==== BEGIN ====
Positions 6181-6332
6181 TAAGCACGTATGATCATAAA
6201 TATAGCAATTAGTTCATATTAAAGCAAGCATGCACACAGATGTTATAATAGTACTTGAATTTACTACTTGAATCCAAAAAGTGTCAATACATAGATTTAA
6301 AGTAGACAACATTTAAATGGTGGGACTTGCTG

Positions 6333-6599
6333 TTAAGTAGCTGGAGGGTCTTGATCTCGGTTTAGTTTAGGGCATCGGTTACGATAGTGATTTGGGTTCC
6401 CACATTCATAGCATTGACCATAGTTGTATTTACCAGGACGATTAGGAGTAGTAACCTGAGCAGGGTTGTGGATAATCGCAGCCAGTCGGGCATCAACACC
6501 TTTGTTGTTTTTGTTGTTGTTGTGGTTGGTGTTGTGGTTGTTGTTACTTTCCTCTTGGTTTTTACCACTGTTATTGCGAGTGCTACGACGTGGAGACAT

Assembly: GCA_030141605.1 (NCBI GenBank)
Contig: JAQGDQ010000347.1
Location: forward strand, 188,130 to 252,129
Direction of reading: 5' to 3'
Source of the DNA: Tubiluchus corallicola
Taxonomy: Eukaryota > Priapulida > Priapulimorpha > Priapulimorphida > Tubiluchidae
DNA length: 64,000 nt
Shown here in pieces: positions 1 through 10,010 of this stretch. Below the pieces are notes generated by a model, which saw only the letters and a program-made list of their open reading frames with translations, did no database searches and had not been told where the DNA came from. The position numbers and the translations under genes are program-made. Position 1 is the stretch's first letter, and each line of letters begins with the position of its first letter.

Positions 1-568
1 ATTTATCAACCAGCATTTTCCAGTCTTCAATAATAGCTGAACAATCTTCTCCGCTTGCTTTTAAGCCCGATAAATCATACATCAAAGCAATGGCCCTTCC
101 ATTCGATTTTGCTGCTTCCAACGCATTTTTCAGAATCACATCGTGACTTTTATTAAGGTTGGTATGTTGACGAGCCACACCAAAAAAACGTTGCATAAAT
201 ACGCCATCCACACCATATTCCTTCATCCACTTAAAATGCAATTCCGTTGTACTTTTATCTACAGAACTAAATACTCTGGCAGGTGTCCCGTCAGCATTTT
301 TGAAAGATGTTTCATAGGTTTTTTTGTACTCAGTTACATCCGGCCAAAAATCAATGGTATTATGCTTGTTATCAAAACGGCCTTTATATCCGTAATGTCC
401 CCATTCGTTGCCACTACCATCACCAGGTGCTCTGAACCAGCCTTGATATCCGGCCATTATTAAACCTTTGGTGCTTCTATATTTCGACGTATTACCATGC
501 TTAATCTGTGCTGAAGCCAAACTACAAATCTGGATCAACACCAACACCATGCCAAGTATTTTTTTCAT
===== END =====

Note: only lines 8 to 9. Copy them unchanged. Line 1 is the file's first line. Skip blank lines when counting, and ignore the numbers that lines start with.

6501 TTTGTTGTTTTTGTTGTTGTTGTGGTTGGTGTTGTGGTTGTTGTTACTTTCCTCTTGGTTTTTACCACTGTTATTGCGAGTGCTACGACGTGGAGACAT

Assembly: GCA_030141605.1 (NCBI GenBank)